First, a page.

Curt Schilling is the type of pitcher who deserves to get in to Cooperstown, but he isn’t as clear-cut as say Pedro Martinez, or Randy Johnson.  Schilling has an ERA+ of 127, far superior to Morris.’  And his postseason resume is even more impressive as well.  Schilling is 11-2 with a 2.23 ERA.  Morris was 6-1 with that 3.80 ERA that I mentioned.  And I know that Schilling is pitching in the era where he has had the chance to face "lowly" ALDS teams, but his ERA is still better in both LCS play and in World Series play.  By "lowly" I really meant that there is a chance that he was facing a few more inferior teams than that of Morris.  Seems logical, but would need to be researced more thoroughly to come to an accurate conclusion. 

     Browsing through the Hall of Fame pitchers I found that the lowest ERA+ among inductees was at 103, and that was the only one that fell below Morris’ 105.  It was Rube Marquard who finished his career in 1925.  No pitcher that has played in the last 82 years has fallen below or even tied what Morris displays in this category.  Morris tallied 2,478 strikeouts in his eighteen career, which is impressive and he falls in at 31st all time in that category.  But he comes in 251st in SO/9IP.  If one plays long enough, they can put up some pretty impressive numbers (See Nolan Ryan, great, but not the greatest as some seem to think).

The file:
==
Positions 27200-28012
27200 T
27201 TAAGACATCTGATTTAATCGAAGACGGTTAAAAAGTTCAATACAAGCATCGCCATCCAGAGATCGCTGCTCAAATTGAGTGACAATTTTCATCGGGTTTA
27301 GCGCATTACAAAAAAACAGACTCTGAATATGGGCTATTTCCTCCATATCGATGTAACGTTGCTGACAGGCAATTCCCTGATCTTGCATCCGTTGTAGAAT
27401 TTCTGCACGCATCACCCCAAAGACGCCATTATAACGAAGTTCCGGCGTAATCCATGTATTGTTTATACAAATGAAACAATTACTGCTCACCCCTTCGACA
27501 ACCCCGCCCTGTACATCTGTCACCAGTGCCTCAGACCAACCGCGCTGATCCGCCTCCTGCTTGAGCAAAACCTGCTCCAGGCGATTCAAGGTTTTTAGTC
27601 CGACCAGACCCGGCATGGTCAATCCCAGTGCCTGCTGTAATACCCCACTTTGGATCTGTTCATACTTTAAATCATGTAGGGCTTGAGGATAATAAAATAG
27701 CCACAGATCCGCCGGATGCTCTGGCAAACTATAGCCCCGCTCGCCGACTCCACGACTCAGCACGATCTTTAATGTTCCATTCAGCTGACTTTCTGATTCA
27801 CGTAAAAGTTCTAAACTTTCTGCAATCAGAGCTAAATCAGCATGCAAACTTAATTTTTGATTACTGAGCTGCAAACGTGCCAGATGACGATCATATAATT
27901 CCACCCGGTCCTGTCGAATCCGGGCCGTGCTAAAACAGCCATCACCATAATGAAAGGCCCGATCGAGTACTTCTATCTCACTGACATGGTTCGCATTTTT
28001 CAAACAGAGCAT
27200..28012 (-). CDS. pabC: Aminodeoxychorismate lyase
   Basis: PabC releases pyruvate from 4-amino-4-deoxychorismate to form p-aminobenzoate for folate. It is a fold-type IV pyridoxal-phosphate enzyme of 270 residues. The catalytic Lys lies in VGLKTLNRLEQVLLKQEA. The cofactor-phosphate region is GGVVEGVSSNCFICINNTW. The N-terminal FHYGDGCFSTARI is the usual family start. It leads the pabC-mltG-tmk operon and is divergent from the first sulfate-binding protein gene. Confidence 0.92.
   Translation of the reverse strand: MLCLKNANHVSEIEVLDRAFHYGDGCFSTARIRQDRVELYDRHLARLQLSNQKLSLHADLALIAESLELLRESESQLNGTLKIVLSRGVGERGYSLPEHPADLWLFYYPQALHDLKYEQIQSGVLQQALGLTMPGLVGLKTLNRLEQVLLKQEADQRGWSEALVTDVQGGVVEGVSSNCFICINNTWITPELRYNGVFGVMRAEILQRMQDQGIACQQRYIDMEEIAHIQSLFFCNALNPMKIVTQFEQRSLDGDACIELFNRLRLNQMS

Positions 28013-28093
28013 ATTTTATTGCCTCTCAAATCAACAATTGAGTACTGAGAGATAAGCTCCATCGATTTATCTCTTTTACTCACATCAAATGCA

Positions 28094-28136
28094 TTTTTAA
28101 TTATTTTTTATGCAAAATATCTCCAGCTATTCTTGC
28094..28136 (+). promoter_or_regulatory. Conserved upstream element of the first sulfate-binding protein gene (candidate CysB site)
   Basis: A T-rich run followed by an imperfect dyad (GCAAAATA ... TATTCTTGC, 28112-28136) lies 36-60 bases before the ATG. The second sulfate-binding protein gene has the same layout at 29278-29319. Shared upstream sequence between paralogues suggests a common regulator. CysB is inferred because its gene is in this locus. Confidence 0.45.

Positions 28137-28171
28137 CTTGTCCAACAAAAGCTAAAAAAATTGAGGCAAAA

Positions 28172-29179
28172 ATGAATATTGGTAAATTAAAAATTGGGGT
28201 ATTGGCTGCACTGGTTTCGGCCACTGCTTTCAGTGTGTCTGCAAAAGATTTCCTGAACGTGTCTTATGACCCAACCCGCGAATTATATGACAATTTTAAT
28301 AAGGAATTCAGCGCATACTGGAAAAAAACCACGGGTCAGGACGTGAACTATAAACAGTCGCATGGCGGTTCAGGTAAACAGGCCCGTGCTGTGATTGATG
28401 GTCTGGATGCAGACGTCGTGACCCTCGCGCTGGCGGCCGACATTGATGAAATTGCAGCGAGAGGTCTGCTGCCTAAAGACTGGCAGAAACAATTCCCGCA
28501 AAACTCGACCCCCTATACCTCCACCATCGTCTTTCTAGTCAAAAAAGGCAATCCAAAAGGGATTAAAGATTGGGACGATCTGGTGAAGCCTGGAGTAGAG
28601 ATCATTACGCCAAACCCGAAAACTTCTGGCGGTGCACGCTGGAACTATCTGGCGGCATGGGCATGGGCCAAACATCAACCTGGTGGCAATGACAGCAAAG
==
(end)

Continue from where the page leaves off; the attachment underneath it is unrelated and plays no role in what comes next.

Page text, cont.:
Morris was somewhere between pretty good and good when one accounts for postseason performance.  But he was not great.  Great pitchers are what the Hall in Cooperstown is designed for.  The Bob Gibson’s, the Pedro’s, the Randy Johnson’s, the Greg Maddux’s, etc.  These are the players that should be represented in Cooperstown.  And a plaque for Morris’ ten inning’s of excellence in that memorable game 7 could be there too, so it will never be forgotten.  But Jack Morris himself should not be inducted into the Hall, he just was not good enough.      




  1. tswechtenberg@gmail.com

    i’ve never even heard of him so i’ll take your word for it.

    isn’t schilling as worthy as pedro?

  2. tswechtenberg@gmail.com

    hey if you didn’t check out the article on hardball about umpire’s strike zone you should check it out…it’s interesting

  3. Jason

    Joe, I have to disagree on a number of fronts with your post about Morris. Though I think it’s a fair question to wonder whether or not he’s worthy of the Hall of Fame, I think that a statistical analysis of Morris relying so heavily on “Adjusted ERA” ignores some things about him and his career. I’ll go ahead and say that I think he’s borderline Hall-of-Fame, and think that his getting in is (and rightfully has been) somewhat contingent upon who else is eligible. That to a degree speaks to his worthiness for the Hall, but his career deserves a bit more attention and treatment within a historical context.